Intruders often install packet sniffers to capture passwords as they traverse
networks during remote log-in processes. Therefore, all passwords should at
least be encrypted as they traverse networks. A better solution is to use
one-time passwords because there are times when a password is required to
initiate a connection before confidentiality can be protected.
One common example occurs in remote dial-up connections. Remote users, such
as those traveling on business, dial in to their organization's modem pool to
access network and data resources. To identify and authenticate themselves to
the dial-up server, they must enter a user ID and password. Because this initial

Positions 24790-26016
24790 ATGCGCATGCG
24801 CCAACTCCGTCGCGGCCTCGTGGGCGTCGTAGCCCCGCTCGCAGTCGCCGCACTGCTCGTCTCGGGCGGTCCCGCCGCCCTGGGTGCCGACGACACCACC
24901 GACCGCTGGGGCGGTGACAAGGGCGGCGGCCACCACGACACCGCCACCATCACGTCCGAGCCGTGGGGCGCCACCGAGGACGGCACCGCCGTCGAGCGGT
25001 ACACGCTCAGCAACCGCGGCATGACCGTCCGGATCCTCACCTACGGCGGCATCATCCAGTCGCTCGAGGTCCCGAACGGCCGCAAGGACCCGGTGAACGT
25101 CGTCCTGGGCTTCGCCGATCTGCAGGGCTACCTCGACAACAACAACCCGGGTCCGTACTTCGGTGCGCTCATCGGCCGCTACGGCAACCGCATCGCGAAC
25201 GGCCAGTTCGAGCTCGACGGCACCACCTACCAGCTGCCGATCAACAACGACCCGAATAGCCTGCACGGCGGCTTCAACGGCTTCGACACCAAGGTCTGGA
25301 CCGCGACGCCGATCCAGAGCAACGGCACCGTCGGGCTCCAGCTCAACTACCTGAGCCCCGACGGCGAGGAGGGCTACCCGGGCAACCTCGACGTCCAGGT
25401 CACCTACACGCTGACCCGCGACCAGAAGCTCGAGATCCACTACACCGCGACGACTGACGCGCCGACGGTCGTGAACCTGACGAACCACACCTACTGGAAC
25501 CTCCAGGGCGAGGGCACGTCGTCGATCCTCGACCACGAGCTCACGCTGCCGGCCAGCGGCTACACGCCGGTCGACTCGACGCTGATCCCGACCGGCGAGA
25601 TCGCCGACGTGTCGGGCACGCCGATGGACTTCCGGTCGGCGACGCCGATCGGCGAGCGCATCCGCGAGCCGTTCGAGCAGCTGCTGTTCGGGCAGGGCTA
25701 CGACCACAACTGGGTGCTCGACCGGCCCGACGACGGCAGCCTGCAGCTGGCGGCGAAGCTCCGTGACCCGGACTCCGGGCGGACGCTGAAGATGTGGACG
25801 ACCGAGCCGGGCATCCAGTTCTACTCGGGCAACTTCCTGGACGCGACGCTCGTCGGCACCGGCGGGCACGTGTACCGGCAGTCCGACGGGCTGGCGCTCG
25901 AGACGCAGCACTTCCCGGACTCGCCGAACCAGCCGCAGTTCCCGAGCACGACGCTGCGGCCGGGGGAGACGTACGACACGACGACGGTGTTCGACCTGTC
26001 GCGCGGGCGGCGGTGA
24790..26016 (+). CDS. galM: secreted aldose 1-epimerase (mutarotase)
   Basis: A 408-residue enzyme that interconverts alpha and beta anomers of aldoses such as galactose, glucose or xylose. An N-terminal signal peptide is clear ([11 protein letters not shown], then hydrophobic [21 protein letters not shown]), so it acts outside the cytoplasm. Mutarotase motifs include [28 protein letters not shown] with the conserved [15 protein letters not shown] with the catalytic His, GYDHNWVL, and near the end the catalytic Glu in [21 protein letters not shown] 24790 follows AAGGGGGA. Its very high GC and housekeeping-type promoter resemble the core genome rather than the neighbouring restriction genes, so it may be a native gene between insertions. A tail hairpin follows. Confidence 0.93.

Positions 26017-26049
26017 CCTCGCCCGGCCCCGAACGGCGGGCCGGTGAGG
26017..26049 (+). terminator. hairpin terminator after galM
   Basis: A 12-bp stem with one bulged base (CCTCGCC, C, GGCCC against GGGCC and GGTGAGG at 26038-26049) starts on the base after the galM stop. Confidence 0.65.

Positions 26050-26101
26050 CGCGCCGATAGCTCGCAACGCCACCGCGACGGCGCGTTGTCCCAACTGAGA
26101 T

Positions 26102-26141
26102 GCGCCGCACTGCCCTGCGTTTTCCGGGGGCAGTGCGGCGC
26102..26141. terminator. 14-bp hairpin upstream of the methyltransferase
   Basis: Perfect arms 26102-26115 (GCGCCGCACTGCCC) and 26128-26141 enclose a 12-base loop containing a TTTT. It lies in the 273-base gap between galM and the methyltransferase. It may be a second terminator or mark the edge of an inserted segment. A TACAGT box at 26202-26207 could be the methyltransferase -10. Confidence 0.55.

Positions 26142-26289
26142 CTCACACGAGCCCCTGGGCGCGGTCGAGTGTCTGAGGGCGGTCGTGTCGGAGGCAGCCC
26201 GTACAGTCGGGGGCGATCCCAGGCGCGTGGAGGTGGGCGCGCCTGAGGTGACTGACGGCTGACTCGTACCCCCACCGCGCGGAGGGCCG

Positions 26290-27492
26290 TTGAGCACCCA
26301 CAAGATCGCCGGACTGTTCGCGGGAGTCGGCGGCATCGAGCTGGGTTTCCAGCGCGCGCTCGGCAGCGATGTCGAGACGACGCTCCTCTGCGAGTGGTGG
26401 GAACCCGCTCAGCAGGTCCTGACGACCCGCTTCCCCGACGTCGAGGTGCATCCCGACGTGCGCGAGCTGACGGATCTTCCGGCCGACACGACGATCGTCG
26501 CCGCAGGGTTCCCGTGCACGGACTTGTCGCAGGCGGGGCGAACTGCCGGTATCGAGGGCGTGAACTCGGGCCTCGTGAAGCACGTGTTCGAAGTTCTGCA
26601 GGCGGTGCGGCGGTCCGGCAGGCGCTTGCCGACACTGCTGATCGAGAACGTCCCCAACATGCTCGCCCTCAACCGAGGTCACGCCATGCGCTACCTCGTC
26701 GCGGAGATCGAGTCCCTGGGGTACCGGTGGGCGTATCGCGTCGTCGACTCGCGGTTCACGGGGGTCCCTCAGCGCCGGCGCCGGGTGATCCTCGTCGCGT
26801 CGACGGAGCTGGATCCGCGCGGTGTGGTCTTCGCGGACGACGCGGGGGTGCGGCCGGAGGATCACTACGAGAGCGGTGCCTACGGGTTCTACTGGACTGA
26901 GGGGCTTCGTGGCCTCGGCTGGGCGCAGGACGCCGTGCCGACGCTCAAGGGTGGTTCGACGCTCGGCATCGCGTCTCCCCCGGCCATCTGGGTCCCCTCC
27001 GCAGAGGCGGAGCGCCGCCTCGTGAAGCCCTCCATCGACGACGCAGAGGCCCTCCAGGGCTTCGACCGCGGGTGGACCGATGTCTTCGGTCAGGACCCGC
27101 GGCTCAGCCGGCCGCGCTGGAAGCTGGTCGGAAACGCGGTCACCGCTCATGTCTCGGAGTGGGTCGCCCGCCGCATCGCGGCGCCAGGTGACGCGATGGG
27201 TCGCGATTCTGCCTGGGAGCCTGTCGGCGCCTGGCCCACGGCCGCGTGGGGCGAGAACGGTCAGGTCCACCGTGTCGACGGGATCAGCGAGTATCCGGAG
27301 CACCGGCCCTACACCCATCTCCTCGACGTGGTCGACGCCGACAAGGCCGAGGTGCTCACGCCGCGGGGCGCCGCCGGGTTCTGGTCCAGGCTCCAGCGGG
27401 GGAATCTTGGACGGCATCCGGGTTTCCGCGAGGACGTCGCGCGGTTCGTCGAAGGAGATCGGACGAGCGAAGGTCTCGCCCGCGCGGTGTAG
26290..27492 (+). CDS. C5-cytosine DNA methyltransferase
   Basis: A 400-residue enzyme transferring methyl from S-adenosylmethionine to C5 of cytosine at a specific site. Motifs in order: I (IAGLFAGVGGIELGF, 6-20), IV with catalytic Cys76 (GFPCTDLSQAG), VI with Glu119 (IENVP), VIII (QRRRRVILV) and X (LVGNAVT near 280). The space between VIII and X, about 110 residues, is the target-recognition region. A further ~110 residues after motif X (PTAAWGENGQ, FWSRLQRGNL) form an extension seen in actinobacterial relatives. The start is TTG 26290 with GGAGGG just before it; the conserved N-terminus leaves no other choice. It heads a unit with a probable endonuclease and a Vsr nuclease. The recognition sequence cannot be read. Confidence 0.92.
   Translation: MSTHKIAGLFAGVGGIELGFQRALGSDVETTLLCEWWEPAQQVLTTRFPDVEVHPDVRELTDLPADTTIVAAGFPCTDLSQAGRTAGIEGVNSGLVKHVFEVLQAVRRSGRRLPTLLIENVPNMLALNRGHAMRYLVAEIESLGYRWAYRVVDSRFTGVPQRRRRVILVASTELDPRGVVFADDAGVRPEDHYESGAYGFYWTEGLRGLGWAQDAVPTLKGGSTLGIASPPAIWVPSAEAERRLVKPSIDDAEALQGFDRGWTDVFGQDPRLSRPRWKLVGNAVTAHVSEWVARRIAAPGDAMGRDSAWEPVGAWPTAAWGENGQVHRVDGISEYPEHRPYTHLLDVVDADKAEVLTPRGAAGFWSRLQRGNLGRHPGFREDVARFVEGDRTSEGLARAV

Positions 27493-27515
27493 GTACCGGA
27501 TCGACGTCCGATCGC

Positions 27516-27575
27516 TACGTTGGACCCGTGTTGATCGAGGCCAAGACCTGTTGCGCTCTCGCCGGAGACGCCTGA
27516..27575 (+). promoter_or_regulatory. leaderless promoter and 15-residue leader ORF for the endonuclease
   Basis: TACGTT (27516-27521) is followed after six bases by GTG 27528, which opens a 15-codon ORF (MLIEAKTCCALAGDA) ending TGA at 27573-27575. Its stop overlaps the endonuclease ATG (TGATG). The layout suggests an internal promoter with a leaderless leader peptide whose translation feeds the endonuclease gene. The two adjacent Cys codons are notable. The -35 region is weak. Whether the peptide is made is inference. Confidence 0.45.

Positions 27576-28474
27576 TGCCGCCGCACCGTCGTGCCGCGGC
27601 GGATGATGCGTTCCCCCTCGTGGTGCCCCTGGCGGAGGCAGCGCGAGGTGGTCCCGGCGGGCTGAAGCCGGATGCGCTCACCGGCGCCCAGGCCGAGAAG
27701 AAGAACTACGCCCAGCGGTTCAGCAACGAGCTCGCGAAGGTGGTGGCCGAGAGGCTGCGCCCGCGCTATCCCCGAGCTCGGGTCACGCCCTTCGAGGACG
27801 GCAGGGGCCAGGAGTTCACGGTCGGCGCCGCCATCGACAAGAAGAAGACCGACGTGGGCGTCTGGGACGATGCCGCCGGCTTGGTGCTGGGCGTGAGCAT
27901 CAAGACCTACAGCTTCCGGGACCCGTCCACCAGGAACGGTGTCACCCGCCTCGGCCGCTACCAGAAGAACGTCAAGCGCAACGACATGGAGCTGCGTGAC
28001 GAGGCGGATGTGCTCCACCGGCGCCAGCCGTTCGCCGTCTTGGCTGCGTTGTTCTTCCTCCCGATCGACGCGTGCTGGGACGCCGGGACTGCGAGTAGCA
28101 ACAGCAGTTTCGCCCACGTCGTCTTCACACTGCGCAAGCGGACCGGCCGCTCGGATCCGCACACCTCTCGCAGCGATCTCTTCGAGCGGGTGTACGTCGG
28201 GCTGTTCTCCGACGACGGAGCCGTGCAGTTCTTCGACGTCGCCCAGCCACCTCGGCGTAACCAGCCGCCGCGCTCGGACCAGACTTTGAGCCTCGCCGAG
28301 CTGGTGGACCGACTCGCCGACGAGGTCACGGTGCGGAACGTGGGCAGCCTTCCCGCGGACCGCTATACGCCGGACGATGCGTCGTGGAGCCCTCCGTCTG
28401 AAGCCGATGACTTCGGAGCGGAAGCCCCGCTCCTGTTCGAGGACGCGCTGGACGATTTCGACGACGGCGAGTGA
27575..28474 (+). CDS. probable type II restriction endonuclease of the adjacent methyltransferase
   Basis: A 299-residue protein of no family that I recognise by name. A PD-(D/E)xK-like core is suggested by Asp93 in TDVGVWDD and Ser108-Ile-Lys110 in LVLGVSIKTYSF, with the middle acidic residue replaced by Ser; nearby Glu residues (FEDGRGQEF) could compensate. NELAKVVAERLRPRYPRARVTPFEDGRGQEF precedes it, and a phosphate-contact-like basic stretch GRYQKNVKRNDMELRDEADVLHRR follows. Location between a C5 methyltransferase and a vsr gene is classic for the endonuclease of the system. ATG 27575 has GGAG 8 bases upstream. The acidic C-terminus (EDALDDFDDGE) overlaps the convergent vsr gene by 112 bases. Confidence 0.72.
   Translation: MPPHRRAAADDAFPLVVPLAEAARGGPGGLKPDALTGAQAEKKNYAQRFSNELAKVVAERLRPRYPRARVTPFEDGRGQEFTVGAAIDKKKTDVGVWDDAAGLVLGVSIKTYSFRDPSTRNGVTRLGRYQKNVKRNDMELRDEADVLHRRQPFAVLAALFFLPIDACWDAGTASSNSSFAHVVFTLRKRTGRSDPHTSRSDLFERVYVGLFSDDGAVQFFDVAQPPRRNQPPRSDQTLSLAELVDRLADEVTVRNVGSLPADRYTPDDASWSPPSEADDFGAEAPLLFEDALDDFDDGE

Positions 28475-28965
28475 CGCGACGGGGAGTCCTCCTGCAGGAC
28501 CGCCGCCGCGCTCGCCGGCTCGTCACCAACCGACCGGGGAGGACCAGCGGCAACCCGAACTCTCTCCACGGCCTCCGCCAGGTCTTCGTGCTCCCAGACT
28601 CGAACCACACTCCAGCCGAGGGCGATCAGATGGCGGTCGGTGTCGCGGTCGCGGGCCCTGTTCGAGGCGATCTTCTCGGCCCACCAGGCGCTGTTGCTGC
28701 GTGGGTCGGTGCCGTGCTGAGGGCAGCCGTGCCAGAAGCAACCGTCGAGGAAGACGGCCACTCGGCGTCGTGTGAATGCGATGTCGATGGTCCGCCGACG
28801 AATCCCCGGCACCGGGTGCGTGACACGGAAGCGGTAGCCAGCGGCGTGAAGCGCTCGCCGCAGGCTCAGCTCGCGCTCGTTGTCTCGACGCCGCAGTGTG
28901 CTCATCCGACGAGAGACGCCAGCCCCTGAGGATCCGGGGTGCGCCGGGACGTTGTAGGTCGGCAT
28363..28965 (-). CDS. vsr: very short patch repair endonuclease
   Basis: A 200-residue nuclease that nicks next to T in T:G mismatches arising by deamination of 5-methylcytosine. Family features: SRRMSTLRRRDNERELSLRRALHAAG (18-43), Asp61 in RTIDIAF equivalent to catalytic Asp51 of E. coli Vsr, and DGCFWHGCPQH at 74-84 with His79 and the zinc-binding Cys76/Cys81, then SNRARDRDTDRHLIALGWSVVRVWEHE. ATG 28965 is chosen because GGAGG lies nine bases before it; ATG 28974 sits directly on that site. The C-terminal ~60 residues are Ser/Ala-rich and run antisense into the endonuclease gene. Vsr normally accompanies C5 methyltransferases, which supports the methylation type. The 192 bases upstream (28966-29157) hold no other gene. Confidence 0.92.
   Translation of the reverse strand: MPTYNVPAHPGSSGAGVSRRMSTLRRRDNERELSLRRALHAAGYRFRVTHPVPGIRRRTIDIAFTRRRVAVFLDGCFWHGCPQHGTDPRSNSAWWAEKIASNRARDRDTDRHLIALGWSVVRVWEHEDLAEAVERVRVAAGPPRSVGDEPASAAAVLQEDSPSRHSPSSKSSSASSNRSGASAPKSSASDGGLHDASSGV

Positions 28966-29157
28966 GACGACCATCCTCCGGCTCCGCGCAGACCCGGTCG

exchange between the user and server may be monitored by intruders, it is
essential that the passwords are not reusable. In other words, intruders should
not be able to gain access by masquerading as a legitimate user using a password
they have captured.
One-time password technologies address this problem. Remote users carry a
device synchronized with software and hardware on the dial-up server. The device
displays random passwords, each of which remains in effect for a limited time
period (typically 60 seconds). These passwords are never repeated and are valid
only for a specific user during the period that each is displayed. In addition,
users are often limited to one successful use of any given password. One-time
password technologies significantly reduce unauthorized entry at gateways
requiring an initial password.
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